Sometimes when you look back on a situation, you realize it wasn’t all you thought it was. A beautiful girl walked into your life. You fell in love. Or did you? Maybe it was only a childish infatuation, or maybe just a brief moment of vanity. — Henry Bromel
I must admit to being a recovering techaholic. I have yet to meet a small bit of shiny new tech that I haven’t lusted after to some degree or another. Fortunately age and experience have tempered my passion (oh for those days of youth when even a mere passing glance at an IMSAI 8080 could cause my knees to go weak) for no matter how much we are devoted to these sirens of silicon, they are ephemeral mistresses, lasting for but a brief moment before the allure of a younger model draws our attention away.
Despite the indiscretions of my youth (that fleeting experimentation with a Timex Sinclair was but a passing fancy – I may have used, but I never coded), my law practice has given me a stable, healthier relationship with tech. Gone are the carefree days of tech for tech’s sake; now tech must shoulder the burden of bourgeois profit; dirtying her electrons with the mundane tasks of business – being used as simple leverage, a mere augmentation of a frail biologic. Tech has fallen from the pedestal by the entrepreneur’s implacable rule that investment must show a return.
Now that I am in a long term relationship with my tech, I find that myself attracted to her more mundane side – that’s not to say that a shapely aluminum frame or a well turned LCD won’t draw my eye (but it’s a look, don’t buy kind of thing). I am finding that up-time, stability, reliability, and redundancy are far sexier than an over-clocked CPU and a huge RAM cache (besides, I’m more a disk-man – there ain’t nothing like a big RAID array). While I feel a twinge of regret that I’ve ceased courting the cutting edge, her demanding nature (always wanting that upgraded OS or those new device drivers) and constant demands on my time made her a poor business partner – oh, when she worked, boy did she work, but meeting her mercurial nature was far too draining on my time and resources. But when one relationship ends, another begins and I find myself in a lovely, stable polyamorous relationship with an fairly open desktop system with a lovely RAID, a obsessive-compulsive incremental backup system, and a laptop whose battery life and screen size more than make up for her slight weight problem.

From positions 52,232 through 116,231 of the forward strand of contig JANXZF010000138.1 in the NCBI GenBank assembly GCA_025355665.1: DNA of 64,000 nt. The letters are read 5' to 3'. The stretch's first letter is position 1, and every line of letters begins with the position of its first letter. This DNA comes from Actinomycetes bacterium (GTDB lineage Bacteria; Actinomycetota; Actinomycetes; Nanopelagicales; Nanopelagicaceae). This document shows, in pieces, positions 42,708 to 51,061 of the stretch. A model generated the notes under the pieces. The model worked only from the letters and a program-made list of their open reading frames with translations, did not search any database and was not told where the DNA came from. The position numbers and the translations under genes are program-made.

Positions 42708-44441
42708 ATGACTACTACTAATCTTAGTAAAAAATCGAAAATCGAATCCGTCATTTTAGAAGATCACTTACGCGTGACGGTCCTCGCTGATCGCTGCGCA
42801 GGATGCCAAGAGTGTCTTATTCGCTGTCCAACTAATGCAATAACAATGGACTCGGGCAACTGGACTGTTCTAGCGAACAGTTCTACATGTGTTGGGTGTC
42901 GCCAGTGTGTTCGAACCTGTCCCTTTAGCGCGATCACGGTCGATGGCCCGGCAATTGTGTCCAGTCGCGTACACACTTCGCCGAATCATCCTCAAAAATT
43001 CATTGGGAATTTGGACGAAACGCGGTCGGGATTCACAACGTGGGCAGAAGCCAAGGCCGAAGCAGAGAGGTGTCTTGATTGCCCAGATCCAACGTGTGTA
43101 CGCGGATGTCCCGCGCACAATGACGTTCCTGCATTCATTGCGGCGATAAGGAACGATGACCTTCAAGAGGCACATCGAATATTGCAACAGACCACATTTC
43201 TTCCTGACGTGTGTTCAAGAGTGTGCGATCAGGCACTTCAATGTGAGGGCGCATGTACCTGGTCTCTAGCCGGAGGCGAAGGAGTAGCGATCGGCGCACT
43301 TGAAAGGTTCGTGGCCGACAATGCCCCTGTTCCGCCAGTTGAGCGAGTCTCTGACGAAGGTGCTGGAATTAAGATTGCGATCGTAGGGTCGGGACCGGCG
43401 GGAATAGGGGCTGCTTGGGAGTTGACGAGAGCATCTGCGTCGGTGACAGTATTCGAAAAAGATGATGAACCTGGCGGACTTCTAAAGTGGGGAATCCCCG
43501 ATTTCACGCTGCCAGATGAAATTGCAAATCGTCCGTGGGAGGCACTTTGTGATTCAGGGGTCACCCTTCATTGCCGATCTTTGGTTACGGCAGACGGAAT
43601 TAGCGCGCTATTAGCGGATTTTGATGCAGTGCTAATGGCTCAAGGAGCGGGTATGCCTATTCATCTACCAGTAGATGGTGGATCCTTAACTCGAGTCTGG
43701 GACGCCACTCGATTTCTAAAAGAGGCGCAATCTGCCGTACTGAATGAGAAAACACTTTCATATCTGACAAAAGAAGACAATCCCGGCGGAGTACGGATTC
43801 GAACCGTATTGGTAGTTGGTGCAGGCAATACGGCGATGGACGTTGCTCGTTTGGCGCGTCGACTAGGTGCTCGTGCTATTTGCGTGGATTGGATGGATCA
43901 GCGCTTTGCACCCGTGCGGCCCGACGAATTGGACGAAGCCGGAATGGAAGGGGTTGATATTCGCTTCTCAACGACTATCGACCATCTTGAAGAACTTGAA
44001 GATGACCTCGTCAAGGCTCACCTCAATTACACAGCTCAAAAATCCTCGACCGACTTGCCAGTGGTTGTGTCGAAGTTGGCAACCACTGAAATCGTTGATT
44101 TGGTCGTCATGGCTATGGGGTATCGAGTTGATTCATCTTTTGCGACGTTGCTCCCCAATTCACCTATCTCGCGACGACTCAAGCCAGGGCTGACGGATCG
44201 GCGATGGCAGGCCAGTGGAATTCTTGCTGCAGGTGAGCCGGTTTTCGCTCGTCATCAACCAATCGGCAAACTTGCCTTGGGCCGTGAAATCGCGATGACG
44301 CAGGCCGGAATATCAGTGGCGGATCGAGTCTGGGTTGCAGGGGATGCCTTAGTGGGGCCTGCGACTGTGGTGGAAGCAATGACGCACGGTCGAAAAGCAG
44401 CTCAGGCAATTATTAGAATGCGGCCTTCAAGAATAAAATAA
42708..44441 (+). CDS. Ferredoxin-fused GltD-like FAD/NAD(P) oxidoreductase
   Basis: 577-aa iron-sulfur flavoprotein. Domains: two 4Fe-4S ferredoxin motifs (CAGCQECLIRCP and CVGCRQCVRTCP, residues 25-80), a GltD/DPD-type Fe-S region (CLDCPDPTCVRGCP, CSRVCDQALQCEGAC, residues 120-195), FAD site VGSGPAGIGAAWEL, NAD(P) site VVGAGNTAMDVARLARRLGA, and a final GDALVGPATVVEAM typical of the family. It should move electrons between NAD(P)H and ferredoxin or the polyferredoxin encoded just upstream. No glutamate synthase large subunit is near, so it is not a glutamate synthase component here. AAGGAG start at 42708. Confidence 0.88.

Sure the relationship had a few teething problems during the early stages – most were due to peripheral issues. I had come into the relationship with a fairly liberal attitude towards peripherals (hey, any port in a storm), but both the desktop and laptop were far more conservative – oh, once some strict compatibility issues were met, they were very willing to plug-and-play, but there were some false starts and a couple of peripherals had to be replaced when the systems underwent a major OS change about a year into the relationship. But that is all past now and all systems have settled into a stable configuration. Oh, there has been some recent talk about inviting a smartphone or a tablet into the relationship; the tech is willing to accommodate the right device, but I am still questioning if the addition will have a suitable ROI.
My decades long relationship with tech has taught me that there are a number of rules if you want a stable, profitable relationship with tech (the first being: “never buy a computer from a manufacturer of analog wrist watches”) with the key rule being that the difference between tech and toy is that you invest in tech and you buy toys. If that pretty little piece of battery draining, silicon won’t make you money then it’s simply a tech-toy, fine for a short term fling (if you can afford it) but it will never make it as a long term business partner.
When I look at tech now, through an entrepreneurial lawyer’s eyes, I no longer define “sexy” in terms of raw performance or number of features, instead I look in terms of functional life span, costs over lifespan, time saved, money saved, and my overall ROI. It’s a mercenary state of affairs where tech’s attractiveness is not determined by it’s distance from the cutting edge, but rather is determined by the amount of profit to be made by it’s adoption.